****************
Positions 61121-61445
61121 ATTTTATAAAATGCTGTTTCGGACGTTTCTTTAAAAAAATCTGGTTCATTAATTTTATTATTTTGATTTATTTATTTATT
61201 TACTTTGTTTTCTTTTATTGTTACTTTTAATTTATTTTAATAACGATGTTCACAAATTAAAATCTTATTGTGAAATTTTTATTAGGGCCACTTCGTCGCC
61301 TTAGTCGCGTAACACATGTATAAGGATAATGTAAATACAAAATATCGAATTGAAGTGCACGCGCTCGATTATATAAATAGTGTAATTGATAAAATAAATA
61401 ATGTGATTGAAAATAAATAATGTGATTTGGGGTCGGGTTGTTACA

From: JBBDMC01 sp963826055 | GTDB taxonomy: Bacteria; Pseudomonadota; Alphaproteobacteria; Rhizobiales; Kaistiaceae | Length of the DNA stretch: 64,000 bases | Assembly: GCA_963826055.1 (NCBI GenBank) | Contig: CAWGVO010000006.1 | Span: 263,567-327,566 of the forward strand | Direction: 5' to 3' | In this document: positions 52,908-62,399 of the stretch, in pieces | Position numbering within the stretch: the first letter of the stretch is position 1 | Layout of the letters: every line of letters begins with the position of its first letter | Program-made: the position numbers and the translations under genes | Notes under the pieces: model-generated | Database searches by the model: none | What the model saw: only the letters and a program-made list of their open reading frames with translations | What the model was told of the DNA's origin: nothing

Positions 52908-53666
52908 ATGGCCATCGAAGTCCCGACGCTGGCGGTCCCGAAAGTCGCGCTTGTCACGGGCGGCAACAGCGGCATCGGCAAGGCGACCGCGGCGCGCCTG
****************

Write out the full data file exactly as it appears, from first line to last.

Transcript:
Positions 61121-61445
61121 ATTTTATAAAATGCTGTTTCGGACGTTTCTTTAAAAAAATCTGGTTCATTAATTTTATTATTTTGATTTATTTATTTATT
61201 TACTTTGTTTTCTTTTATTGTTACTTTTAATTTATTTTAATAACGATGTTCACAAATTAAAATCTTATTGTGAAATTTTTATTAGGGCCACTTCGTCGCC
61301 TTAGTCGCGTAACACATGTATAAGGATAATGTAAATACAAAATATCGAATTGAAGTGCACGCGCTCGATTATATAAATAGTGTAATTGATAAAATAAATA
61401 ATGTGATTGAAAATAAATAATGTGATTTGGGGTCGGGTTGTTACA

From: JBBDMC01 sp963826055 | GTDB taxonomy: Bacteria; Pseudomonadota; Alphaproteobacteria; Rhizobiales; Kaistiaceae | Length of the DNA stretch: 64,000 bases | Assembly: GCA_963826055.1 (NCBI GenBank) | Contig: CAWGVO010000006.1 | Span: 263,567-327,566 of the forward strand | Direction: 5' to 3' | In this document: positions 52,908-62,399 of the stretch, in pieces | Position numbering within the stretch: the first letter of the stretch is position 1 | Layout of the letters: every line of letters begins with the position of its first letter | Program-made: the position numbers and the translations under genes | Notes under the pieces: model-generated | Database searches by the model: none | What the model saw: only the letters and a program-made list of their open reading frames with translations | What the model was told of the DNA's origin: nothing

Positions 52908-53666
52908 ATGGCCATCGAAGTCCCGACGCTGGCGGTCCCGAAAGTCGCGCTTGTCACGGGCGGCAACAGCGGCATCGGCAAGGCGACCGCGGCGCGCCTG